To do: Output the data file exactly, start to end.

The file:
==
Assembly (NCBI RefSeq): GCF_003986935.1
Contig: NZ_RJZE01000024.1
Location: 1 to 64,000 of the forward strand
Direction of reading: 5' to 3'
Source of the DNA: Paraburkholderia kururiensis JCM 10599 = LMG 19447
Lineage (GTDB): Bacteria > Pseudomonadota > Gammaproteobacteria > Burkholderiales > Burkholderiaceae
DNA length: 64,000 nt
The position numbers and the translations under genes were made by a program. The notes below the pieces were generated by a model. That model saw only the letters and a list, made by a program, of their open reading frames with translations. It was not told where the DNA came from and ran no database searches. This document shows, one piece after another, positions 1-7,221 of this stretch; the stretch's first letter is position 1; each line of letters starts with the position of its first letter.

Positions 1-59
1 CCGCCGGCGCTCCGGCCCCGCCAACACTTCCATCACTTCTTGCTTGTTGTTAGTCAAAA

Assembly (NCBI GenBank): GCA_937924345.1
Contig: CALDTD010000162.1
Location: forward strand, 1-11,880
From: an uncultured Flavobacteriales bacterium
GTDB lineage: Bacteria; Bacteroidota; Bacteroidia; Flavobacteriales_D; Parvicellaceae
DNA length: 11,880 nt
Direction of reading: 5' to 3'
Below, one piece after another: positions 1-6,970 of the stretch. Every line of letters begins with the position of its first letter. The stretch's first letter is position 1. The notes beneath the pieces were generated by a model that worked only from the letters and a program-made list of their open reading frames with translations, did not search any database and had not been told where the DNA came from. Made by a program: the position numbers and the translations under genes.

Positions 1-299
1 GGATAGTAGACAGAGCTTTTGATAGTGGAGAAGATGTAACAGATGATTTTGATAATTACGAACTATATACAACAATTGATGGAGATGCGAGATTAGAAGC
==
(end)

Assembly (NCBI RefSeq): GCF_003986935.1
Contig: NZ_RJZE01000024.1
Location: 1 to 64,000 of the forward strand
Direction of reading: 5' to 3'
Source of the DNA: Paraburkholderia kururiensis JCM 10599 = LMG 19447
Lineage (GTDB): Bacteria > Pseudomonadota > Gammaproteobacteria > Burkholderiales > Burkholderiaceae
DNA length: 64,000 nt
The position numbers and the translations under genes were made by a program. The notes below the pieces were generated by a model. That model saw only the letters and a list, made by a program, of their open reading frames with translations. It was not told where the DNA came from and ran no database searches. This document shows, one piece after another, positions 1-7,221 of this stretch; the stretch's first letter is position 1; each line of letters starts with the position of its first letter.

Positions 1-59
1 CCGCCGGCGCTCCGGCCCCGCCAACACTTCCATCACTTCTTGCTTGTTGTTAGTCAAAA

Assembly (NCBI GenBank): GCA_937924345.1
Contig: CALDTD010000162.1
Location: forward strand, 1-11,880
From: an uncultured Flavobacteriales bacterium
GTDB lineage: Bacteria; Bacteroidota; Bacteroidia; Flavobacteriales_D; Parvicellaceae
DNA length: 11,880 nt
Direction of reading: 5' to 3'
Below, one piece after another: positions 1-6,970 of the stretch. Every line of letters begins with the position of its first letter. The stretch's first letter is position 1. The notes beneath the pieces were generated by a model that worked only from the letters and a program-made list of their open reading frames with translations, did not search any database and had not been told where the DNA came from. Made by a program: the position numbers and the translations under genes.

Positions 1-299
1 GGATAGTAGACAGAGCTTTTGATAGTGGAGAAGATGTAACAGATGATTTTGATAATTACGAACTATATACAACAATTGATGGAGATGCGAGATTAGAAGC